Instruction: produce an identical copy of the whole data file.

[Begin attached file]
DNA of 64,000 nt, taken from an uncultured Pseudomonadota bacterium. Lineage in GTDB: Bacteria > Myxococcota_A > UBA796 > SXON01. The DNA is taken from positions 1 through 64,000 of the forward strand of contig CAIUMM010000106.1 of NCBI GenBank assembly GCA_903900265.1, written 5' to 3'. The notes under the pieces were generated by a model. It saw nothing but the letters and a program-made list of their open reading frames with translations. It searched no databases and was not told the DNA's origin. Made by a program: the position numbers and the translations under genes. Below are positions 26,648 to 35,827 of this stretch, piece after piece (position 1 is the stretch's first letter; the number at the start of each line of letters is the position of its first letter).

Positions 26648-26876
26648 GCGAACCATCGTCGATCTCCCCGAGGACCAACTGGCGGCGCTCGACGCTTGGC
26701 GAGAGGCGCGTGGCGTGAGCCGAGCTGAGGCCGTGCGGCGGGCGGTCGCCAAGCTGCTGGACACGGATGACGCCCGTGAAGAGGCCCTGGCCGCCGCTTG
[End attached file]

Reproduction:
DNA of 64,000 nt, taken from an uncultured Pseudomonadota bacterium. Lineage in GTDB: Bacteria > Myxococcota_A > UBA796 > SXON01. The DNA is taken from positions 1 through 64,000 of the forward strand of contig CAIUMM010000106.1 of NCBI GenBank assembly GCA_903900265.1, written 5' to 3'. The notes under the pieces were generated by a model. It saw nothing but the letters and a program-made list of their open reading frames with translations. It searched no databases and was not told the DNA's origin. Made by a program: the position numbers and the translations under genes. Below are positions 26,648 to 35,827 of this stretch, piece after piece (position 1 is the stretch's first letter; the number at the start of each line of letters is the position of its first letter).

Positions 26648-26876
26648 GCGAACCATCGTCGATCTCCCCGAGGACCAACTGGCGGCGCTCGACGCTTGGC
26701 GAGAGGCGCGTGGCGTGAGCCGAGCTGAGGCCGTGCGGCGGGCGGTCGCCAAGCTGCTGGACACGGATGACGCCCGTGAAGAGGCCCTGGCCGCCGCTTG